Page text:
If the total QBI amount is less than zero, then the negative number will be treated as a loss in the next succeeding taxable year for purposes of the pass-through deduction.[11]  Similarly, if the combined qualified REIT dividends and qualified PTP income is less than zero, then the loss must be carried forward and can offset the combined qualified REIT dividends and qualified PTP income in the next succeeding taxable year.[12]

2. Prop. Treas. Reg. §1.199A-2: Determination of W-2 Wages and the UBIA of Qualified Property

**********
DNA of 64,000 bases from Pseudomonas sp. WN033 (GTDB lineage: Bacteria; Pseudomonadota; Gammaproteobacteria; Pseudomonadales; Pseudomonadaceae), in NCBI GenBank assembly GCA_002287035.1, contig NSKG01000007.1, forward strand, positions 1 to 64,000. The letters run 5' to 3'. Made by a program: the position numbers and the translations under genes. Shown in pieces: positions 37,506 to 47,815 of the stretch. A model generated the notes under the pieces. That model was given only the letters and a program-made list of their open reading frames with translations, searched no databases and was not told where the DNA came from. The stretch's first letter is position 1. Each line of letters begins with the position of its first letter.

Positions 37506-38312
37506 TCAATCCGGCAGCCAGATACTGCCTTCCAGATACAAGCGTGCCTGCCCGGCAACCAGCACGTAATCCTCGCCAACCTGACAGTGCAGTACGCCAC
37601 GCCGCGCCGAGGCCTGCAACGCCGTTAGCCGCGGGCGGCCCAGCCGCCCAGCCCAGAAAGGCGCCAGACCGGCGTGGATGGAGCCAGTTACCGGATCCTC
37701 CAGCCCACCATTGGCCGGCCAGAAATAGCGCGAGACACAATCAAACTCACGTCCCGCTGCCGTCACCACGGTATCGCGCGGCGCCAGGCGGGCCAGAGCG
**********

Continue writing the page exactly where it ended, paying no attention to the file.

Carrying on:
The Proposed Regulations provide a three-step process in order to calculate the W-2 wages paid with respect to each trade or business. First, the taxpayer (individual or RPE that directly conducts the trades or business) must determine the total amount of W-2 wages paid.[13]  Generally, a taxpayer can take into account W-2 wages of an employee reported on Forms W-2 issued by other parties provided that such employee is a "common law employee or officer" of the taxpayer.[14]  Second, if the taxpayer conducts multiple trades or businesses, then the taxpayer must allocate its W-2 wages among its trades or businesses.[15]  W-2 wages must be allocated to the trade or business that generated those wages.[16]  If the W-2 wages are allocable to more than one trade or business, then the portion of W-2 wages allocable to each trade or business is equal to the same proportion to total W-2 wages as the deductions associated with those wages are allocated among the particular trades or businesses.[17]  Third, the taxpayer must determine the amount of such wages that are allocable to the QBI of the relevant trade or business.[18]  W-2 wages are properly allocable to QBI if the associated wage expense is taken into account in computing QBI.[19]